Expressive improvements for Bluetooth on Fedora 27

Some Bluetooth devices, especially proprietary devices, did not work properly on old versions of Fedora other than this latest version, due to the great improvements coming from the low level and from the user level showing a more stable support.
I believe that much of this effort comes from the impressive community that Fedora has. This shows how the distribution can focus on innovation and at the same time stabilize resources requested by users.

In my environment has a “Lenovo ThinkPad T460p” laptop where I use daily the bluetooth devices “Logitech Keyboard Model K810” and “Beats Studio Wireless Model B0501”.
I am running the version 27 of Fedora with all the updated packages. At this point I have the “4.14.13–300.fc27.x86_64 kernel with the following Bluetooth packages:

# rpm -qa | grep bluez
bluez-hid2hci-5.48–1.fc27.x86_64
bluez-5.48–1.fc27.x86_64
bluez-libs-devel-5.48–1.fc27.x86_64
bluez-tools-0.2.0–0.5.git20161212.97efd29.fc27.x86_64
bluez-obexd-5.48–1.fc27.x86_64
bluez-cups-5.48–1.fc27.x86_64
bluez-hcidump-2.5–10.fc27.x86_64
bluez-libs-5.48–1.fc27.x86_64

The main improves to made my devices work correctly were the latest improvements in the bluez main package that added the stability so desired to the bluetooth connections of my devices . Congratulations to packager Pete Walter aka pwalter for his excellent work on this package.

This is part of effort from everyone who posted Fedora Bugzilla bugs, without this feedback it’s almost impossible to know how the features of the distribution work with the most diverse devices, makes and models . If you have a problem with your Fedora please create a non-Bugzilla account and send your problem as detailed as possible, this is one of the most primary ways to contribute to open source.


| NOTE | If you have Gnome as the main interface or any other graphical interface do not worry, the tips below are for independent of any interface.


You should perform some checks to make sure your system is ready to accept your Bluetooth devices:

# systemctl status bluetooth

Make sure the bluetooth modules of your kernel are loaded:

# lsmod | grep bluetooth
bluetooth 516096 44 btrtl,hidp,btintel,bnep,btbcm,rfcomm,btusb
ecdh_generic 24576 1 bluetooth
rfkill 28672 9 bluetooth,thinkpad_acpi,cfg80211

In the main configuration of the bluetooth service do you can configure this option as active:

# cat /etc/bluetooth/main.conf | grep -v ‘#’

[General]

[GATT]

[Policy]

AutoEnable=true

This option enabled permit any bluetooth controller that has support on your computer could turn active.

After checking the support on your computer, we will configure your devices using the tool bluetoothctl:

# bluetoothctl 
[NEW] Controller 44:85:00:66:EA:26 firemanxbr.usersys.redhat.com [default]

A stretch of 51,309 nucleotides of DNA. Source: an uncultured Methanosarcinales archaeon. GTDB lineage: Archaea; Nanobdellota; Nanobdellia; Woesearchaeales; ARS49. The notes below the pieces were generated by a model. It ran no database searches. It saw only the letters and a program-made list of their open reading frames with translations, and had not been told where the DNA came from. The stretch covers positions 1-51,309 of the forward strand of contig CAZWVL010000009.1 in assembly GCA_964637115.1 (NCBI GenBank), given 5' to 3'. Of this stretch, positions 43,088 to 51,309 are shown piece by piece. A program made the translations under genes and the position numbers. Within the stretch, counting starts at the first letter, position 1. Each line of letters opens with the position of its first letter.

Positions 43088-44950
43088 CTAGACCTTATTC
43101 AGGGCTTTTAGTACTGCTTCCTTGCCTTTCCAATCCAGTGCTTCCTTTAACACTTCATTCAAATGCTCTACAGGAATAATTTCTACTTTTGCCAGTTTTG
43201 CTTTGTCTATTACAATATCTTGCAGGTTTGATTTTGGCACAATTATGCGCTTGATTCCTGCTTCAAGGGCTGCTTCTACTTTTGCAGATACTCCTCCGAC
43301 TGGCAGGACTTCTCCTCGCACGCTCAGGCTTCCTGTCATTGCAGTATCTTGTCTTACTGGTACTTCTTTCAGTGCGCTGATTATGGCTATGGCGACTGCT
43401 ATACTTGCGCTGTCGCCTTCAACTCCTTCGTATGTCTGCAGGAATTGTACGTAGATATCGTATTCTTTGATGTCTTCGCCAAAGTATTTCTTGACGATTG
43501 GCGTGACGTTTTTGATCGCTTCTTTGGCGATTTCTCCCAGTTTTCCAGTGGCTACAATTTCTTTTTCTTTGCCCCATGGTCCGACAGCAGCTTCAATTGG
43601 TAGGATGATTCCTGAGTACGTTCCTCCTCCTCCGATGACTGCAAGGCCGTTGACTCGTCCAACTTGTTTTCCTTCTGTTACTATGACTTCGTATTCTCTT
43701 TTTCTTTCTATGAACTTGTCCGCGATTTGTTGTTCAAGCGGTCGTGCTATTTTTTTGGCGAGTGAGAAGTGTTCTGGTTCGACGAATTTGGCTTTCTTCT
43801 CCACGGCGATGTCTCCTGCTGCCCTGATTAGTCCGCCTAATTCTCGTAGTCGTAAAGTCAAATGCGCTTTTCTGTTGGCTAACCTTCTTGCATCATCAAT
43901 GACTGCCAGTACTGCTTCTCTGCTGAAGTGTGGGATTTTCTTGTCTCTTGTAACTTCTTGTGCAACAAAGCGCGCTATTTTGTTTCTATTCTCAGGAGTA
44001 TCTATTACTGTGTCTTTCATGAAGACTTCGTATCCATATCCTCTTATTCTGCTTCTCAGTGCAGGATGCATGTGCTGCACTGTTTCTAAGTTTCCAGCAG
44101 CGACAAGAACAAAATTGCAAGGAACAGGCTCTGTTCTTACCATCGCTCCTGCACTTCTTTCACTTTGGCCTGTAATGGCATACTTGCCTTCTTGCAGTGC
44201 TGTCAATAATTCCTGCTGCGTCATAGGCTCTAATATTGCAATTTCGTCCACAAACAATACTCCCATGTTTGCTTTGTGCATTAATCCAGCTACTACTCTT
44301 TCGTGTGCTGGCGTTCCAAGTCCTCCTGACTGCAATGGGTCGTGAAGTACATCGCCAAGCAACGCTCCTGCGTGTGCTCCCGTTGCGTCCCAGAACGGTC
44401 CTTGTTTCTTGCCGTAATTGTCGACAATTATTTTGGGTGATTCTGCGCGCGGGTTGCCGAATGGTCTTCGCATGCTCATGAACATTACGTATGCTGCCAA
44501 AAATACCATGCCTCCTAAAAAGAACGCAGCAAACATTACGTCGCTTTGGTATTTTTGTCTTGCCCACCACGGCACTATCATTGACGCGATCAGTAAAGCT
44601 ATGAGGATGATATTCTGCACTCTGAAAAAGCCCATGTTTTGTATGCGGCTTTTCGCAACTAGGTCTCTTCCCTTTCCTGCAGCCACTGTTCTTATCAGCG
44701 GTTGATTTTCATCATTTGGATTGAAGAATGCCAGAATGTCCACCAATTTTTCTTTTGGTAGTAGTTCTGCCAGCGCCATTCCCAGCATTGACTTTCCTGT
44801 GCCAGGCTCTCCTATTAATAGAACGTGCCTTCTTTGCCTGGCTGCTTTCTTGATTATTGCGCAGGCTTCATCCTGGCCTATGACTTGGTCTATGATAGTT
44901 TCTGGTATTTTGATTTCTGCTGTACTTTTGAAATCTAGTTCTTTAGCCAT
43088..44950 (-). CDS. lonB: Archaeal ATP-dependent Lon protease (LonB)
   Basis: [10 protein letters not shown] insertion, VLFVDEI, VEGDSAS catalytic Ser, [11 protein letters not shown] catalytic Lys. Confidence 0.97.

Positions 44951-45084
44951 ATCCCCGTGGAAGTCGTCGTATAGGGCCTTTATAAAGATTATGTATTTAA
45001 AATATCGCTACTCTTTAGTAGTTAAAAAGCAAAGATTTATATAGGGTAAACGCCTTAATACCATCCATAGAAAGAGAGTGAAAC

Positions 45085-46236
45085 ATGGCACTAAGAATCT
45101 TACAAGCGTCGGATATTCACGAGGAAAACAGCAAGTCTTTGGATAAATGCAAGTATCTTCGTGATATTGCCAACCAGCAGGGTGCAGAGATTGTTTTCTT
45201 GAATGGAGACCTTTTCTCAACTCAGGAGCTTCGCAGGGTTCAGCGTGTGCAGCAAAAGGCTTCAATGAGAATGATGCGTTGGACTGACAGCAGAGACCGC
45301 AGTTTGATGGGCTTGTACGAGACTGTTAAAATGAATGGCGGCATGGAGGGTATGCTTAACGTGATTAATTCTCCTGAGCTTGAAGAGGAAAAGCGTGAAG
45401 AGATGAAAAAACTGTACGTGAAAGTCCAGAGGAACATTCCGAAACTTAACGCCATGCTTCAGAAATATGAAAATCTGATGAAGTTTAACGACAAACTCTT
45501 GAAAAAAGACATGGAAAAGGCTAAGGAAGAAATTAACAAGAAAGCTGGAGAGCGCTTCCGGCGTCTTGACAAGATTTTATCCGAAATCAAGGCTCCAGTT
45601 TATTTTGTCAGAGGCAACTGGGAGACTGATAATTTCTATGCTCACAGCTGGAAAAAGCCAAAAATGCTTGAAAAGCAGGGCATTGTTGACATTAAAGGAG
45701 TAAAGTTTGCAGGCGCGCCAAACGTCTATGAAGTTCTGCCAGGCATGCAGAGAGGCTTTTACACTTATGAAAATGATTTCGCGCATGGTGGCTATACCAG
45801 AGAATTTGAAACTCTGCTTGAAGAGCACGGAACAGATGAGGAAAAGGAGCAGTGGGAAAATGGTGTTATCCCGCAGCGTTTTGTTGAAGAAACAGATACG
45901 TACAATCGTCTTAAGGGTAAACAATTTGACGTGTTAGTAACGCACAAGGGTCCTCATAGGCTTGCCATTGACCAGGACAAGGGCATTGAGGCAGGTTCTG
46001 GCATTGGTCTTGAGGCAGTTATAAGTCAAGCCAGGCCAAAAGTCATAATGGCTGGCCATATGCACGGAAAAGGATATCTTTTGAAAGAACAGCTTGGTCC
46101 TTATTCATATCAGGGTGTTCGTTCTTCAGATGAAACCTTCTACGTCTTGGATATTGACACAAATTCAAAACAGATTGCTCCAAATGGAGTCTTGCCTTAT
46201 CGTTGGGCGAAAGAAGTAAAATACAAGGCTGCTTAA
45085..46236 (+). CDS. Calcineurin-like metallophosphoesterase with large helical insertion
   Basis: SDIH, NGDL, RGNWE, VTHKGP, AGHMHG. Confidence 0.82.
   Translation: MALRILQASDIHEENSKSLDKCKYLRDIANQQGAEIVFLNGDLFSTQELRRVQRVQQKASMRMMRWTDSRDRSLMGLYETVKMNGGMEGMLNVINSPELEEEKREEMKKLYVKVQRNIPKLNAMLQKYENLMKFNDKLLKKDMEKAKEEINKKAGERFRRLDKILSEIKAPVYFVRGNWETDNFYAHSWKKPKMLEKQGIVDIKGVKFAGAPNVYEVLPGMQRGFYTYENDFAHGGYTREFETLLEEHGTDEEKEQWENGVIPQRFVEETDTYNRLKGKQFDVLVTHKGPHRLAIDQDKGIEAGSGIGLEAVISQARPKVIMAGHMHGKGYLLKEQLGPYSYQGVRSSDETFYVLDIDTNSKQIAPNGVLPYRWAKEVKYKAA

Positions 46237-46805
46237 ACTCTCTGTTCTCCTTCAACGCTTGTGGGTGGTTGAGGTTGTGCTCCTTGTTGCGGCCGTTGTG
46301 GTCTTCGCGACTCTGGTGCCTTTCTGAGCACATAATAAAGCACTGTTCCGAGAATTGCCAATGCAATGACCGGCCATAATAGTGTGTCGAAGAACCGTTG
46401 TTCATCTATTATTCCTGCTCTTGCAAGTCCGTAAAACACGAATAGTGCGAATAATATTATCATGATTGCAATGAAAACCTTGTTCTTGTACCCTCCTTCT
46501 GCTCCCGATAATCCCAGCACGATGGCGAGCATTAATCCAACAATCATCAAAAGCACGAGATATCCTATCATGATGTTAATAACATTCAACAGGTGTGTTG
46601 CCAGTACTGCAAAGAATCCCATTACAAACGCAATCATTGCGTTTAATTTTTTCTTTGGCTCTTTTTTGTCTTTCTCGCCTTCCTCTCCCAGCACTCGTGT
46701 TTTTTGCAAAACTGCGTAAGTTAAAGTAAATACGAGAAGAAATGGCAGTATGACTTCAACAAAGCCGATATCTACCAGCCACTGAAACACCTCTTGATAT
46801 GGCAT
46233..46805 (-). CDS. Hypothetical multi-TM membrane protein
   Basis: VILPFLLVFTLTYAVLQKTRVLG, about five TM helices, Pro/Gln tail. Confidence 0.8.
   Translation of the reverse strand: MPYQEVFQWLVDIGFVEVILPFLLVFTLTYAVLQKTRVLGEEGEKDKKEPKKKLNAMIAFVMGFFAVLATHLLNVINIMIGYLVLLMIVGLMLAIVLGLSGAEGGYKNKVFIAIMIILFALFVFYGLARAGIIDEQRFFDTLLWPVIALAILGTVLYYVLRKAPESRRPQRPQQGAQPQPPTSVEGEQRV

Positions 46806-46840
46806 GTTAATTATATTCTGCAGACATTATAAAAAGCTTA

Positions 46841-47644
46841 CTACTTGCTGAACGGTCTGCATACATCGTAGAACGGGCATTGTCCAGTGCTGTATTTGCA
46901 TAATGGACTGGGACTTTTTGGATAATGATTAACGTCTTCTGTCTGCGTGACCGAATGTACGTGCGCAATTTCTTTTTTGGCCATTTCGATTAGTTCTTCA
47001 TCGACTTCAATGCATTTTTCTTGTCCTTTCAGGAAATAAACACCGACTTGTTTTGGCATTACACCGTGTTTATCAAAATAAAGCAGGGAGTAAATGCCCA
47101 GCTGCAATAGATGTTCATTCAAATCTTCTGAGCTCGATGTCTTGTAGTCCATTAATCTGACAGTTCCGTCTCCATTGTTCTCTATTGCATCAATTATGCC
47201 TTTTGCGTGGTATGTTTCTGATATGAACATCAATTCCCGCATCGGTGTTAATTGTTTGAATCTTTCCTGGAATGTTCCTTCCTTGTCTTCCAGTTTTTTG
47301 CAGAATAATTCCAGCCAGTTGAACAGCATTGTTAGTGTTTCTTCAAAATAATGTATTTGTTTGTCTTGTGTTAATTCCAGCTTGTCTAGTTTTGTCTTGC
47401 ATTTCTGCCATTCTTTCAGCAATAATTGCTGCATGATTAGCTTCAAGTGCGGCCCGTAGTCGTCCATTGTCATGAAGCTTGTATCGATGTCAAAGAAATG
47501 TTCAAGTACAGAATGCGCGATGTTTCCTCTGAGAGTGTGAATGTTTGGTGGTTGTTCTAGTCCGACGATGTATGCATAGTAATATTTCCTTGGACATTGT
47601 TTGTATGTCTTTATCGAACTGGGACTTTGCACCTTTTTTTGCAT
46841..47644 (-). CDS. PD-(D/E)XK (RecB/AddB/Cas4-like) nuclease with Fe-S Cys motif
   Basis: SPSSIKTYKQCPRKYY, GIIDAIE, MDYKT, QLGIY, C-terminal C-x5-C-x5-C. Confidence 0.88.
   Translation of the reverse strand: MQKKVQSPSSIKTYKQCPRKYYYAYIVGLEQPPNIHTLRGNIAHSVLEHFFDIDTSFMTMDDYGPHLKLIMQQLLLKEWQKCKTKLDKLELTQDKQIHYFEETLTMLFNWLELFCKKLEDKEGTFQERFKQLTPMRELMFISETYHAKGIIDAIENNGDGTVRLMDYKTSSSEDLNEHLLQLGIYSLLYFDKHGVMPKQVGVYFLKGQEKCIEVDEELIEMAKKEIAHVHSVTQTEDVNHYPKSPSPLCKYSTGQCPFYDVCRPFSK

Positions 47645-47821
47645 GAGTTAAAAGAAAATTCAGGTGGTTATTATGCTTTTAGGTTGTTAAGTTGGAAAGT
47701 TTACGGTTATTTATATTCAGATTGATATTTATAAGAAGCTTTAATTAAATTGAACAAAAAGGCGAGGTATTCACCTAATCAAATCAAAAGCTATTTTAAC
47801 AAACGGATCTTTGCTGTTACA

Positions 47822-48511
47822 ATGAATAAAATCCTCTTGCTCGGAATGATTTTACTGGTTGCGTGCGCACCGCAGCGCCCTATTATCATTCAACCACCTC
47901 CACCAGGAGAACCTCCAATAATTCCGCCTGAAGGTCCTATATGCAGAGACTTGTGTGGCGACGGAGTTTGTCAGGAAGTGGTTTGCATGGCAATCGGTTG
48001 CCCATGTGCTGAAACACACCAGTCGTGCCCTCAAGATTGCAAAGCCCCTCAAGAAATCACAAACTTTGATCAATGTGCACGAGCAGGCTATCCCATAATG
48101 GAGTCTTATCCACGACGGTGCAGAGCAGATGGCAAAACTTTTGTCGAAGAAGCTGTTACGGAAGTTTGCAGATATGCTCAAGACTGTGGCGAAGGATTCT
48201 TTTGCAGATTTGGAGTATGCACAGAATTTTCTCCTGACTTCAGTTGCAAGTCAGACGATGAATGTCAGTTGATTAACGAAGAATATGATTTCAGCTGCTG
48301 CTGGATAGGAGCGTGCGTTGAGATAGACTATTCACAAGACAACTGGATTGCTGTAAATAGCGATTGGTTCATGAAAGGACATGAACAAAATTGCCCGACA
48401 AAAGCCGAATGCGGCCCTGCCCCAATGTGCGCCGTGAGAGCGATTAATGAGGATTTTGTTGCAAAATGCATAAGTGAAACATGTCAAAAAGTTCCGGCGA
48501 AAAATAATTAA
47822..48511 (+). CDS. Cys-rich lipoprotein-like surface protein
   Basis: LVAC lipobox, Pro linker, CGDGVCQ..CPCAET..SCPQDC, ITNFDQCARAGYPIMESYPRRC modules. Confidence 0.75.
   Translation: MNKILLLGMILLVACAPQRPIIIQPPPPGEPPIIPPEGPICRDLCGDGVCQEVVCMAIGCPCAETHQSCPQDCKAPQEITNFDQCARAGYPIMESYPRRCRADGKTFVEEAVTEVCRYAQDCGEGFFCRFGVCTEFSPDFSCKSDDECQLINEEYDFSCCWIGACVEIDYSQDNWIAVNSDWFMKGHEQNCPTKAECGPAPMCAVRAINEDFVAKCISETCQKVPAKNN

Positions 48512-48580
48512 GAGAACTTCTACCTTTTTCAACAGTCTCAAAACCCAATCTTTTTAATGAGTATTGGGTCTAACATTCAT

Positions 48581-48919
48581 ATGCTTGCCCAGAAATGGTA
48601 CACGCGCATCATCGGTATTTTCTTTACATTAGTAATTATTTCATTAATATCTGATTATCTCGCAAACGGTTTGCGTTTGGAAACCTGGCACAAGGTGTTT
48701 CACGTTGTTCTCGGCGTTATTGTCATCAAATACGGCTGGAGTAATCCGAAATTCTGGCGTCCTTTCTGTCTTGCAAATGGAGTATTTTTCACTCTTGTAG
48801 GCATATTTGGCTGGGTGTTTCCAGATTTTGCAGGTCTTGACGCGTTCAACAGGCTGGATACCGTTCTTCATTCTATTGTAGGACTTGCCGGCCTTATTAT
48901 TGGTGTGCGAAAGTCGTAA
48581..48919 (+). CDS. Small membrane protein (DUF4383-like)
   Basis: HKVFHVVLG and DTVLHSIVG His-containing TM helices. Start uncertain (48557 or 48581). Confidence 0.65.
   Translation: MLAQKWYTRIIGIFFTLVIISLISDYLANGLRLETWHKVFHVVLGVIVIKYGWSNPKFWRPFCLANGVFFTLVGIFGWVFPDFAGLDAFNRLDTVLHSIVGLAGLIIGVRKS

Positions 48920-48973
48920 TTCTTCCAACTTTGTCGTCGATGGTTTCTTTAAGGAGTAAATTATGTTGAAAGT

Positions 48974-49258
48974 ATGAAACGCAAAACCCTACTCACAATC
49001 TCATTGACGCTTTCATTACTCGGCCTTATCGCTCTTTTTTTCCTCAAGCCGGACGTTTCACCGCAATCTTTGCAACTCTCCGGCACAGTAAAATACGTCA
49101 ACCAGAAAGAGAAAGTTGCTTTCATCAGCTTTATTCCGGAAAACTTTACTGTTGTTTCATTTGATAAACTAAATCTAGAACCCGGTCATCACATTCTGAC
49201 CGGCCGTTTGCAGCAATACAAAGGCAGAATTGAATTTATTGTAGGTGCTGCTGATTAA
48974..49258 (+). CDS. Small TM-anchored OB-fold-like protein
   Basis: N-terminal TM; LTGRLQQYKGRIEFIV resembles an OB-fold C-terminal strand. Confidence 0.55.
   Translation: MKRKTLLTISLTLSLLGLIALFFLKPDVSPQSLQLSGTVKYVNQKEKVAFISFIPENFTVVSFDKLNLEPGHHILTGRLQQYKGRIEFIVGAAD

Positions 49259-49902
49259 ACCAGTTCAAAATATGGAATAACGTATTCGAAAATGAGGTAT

[NEW] Device 34:88:5D:3E:2D:BA k810
[NEW] Device 4C:32:75:CC:04:E9 BeatsStudio Wireless
Agent registered

Displays all bluetooth controllers that you have available in your system:

[k810]# list
Controller 44:85:00:66:EA:26 firemanxbr.usersys.redhat.com [default]

Show the Information of this controller:

[k810]# show
Controller 44:85:00:66:EA:26 (public)
 Name: firemanxbr.usersys.redhat.com
 Alias: firemanxbr.usersys.redhat.com
 Class: 0x000c010c
 Powered: yes
 Discoverable: no
 Pairable: yes
 UUID: Headset AG (00001112–0000–1000–8000–00805f9b34fb)
 UUID: Generic Attribute Profile (00001801–0000–1000–8000–00805f9b34fb)
 UUID: A/V Remote Control (0000110e-0000–1000–8000–00805f9b34fb)
 UUID: Generic Access Profile (00001800–0000–1000–8000–00805f9b34fb)
 UUID: PnP Information (00001200–0000–1000–8000–00805f9b34fb)
 UUID: A/V Remote Control Target (0000110c-0000–1000–8000–00805f9b34fb)
 UUID: Audio Source (0000110a-0000–1000–8000–00805f9b34fb)
 UUID: Audio Sink (0000110b-0000–1000–8000–00805f9b34fb)
 UUID: Headset (00001108–0000–1000–8000–00805f9b34fb)
 Modalias: usb:v1D6Bp0246d0530
 Discovering: no

If you have more than one controller, do you can use the ‘select’ command to set the main.

To list the devices you can use the command below:

[k810]# devices
Device 34:88:5D:3E:2D:BA k810
Device 4C:32:75:CC:04:E9 BeatsStudio Wireless

If the desired device is not listed, use the command:

[k810]# scan on
Discovery started
[CHG] Controller 44:85:00:66:EA:26 Discovering: yes
[NEW] Device E4:7D:BD:D4:AE:65 [TV] Samsung 5 Series (55)
[NEW] Device 69:71:A0:E1:9C:CA 69–71-A0-E1–9C-CA
[NEW] Device AC:BC:32:85:BB:DE AC-BC-32–85-BB-DE

You can stop the scan by changing the argument to ‘off’.

If your previous command doesn’t works do you can check if the bluetooth agent are registered and active:

[k810]# agent on
Agent is already registered

[k810]# default-agent
Default agent request successful

Make sure you are running the latest stable version:

[k810]# version
Version 5.48

Pairing a device, in my case it was paired. All communication with the devices via these mac address:

[k810]# devices
Device 34:88:5D:3E:2D:BA k810
Device 4C:32:75:CC:04:E9 BeatsStudio Wireless

[k810]# pair 34:88:5D:3E:2D:BA
Attempting to pair with 34:88:5D:3E:2D:BA
Failed to pair: org.bluez.Error.AlreadyExists

[k810]# connect 34:88:5D:3E:2D:BA
Attempting to connect to 34:88:5D:3E:2D:BA
Connection successful

Set up your device as trusted:

[k810]# trust 34:88:5D:3E:2D:BA
Changing 34:88:5D:3E:2D:BA trust succeeded

Depending on your device, you may need to enter a PIN code or password to validate the connection.

Now your favorite devices will remain active and configured on your Fedora 27, if necessary, you can use the tool whenever you have any disconnection or failure with your devices.
Enjoy!

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